Iowa Lifts Lifetime Ban on Voting for People with Felony Convictions

Issues

DES MOINES, Iowa – Iowa Governor Kim Reynolds has signed an executive order restoring voting rights to most people with felony convictions who have served their time. Iowa was the last state in the US to make all people with felony convictions apply for clemency and receive an individual order restoring that person’s voting rights. On June 22, 2020, Campaign Legal Center (CLC) wrote a letter to Reynolds urging her to ensure that Iowans are not denied their voting rights due to their inability to pay fines, fees, or restitution associated with their convictions. Iowa Justice Action Network has been organizing and lobbying for an Executive Order and Constitutional Amendment.

“Iowans with past felony convictions have fought hard for years for this victory,” said Blair Bowie, Restore Your Vote Manager at Campaign Legal Center (CLC). “This is a recognition that democracy works best when all citizens can vote without barriers. Ensuring that Americans with past felony convictions who live, work and pay taxes can vote allows them to have a voice and a stake in the future of their communities.”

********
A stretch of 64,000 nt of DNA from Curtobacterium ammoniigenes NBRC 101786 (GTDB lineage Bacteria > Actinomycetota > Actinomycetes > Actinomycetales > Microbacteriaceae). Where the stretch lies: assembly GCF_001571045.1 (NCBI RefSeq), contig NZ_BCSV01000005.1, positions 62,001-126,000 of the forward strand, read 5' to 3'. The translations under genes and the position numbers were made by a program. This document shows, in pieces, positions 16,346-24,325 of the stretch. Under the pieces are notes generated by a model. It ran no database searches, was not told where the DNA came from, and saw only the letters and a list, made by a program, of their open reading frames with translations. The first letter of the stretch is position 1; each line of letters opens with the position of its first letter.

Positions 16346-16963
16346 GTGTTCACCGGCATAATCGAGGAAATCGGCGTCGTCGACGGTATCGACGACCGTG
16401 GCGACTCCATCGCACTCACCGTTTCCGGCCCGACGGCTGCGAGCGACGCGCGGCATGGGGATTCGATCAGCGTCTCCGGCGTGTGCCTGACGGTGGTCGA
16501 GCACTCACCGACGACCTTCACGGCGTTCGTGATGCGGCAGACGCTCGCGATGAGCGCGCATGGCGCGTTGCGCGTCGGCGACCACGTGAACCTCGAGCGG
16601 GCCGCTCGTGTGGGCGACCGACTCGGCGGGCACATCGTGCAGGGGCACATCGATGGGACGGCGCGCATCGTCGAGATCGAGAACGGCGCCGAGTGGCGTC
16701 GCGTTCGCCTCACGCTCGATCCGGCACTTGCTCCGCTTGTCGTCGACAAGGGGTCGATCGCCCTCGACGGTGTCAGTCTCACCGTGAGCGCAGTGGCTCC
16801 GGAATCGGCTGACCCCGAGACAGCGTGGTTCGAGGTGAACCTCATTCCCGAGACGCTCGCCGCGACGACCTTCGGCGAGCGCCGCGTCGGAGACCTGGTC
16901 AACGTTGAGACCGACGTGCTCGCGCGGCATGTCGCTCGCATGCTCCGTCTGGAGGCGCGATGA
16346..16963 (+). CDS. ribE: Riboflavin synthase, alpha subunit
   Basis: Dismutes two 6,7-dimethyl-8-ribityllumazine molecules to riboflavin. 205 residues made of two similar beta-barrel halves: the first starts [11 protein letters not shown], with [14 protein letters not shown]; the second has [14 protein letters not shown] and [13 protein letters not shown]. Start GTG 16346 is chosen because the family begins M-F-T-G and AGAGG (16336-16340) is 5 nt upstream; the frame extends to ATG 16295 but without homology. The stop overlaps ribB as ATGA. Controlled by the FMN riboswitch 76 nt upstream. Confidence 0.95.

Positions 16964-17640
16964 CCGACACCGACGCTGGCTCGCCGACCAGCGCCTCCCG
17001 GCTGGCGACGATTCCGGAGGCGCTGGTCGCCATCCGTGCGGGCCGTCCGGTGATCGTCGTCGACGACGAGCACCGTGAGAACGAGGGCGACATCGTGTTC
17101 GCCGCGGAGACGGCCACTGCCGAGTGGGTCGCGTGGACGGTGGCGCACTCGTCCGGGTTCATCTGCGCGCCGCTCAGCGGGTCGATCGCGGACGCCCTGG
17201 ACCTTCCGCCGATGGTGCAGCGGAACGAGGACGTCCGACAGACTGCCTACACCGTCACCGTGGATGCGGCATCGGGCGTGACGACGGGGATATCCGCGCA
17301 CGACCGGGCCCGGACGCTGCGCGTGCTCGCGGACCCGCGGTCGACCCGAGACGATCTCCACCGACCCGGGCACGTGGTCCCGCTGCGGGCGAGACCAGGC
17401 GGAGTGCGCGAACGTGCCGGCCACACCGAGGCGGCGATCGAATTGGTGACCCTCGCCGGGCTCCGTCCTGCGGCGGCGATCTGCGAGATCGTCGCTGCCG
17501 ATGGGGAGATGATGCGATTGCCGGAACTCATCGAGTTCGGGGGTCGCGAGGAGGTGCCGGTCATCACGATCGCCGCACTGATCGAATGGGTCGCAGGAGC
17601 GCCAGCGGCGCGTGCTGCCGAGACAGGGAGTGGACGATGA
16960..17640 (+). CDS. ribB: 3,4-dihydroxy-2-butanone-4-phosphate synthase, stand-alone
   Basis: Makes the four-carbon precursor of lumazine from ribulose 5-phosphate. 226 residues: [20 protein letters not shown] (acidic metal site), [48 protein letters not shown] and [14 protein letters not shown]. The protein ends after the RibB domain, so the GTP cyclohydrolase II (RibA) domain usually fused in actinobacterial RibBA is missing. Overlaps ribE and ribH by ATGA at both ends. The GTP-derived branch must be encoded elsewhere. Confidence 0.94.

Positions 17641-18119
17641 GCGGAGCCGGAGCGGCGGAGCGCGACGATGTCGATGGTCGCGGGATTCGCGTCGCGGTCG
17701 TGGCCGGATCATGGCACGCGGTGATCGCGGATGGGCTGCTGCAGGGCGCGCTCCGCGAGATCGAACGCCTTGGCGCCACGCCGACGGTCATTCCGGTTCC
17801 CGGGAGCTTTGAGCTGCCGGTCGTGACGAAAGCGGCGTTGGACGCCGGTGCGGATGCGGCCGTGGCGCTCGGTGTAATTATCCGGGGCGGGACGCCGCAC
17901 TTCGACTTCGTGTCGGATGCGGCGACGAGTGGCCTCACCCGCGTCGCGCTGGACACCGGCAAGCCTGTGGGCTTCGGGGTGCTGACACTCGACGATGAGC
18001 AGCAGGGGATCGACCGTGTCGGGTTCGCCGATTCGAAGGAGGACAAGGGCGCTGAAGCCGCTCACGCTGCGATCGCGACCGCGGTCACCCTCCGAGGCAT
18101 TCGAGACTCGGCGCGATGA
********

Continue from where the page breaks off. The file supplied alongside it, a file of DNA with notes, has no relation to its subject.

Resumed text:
“As a formerly incarcerated person who just had my rights restored in January, I can tell you that this is vital to a person feeling that they have actually served their time and are a productive, normal member of the community again,” said Iowa Justice Action Network board member, Jacob Shepard. “The Executive Order is so important, but we will continue to fight for a Constitutional Amendment for a permanent fix.”

This summer, CLC and the Iowa Justice Action network have been running a digital outreach campaign for rights restoration in Iowa. The campaign is currently providing direct services by text message to hundreds of people seeking information about their voting rights eligibility. People in all 50 states, D.C. and Puerto Rico can use CLC’s free public education tool, RestoreYourVote.org to check their status.

At RestoreYourVote.org, visitors answer simple questions about their convictions to determine if they are eligible to vote right now, or eligible to go through the process to restore their right to vote in their state. The website also features the RestoreYourVote.org hotline, which provides callers with direct rights restoration services. Since the launch, the site has nearly 130,000 visitors seeking to learn more about voting rights restoration in their state. In the two years since the launch of RestoreYourVote.org, several states have eased voting restrictions for those with past convictions.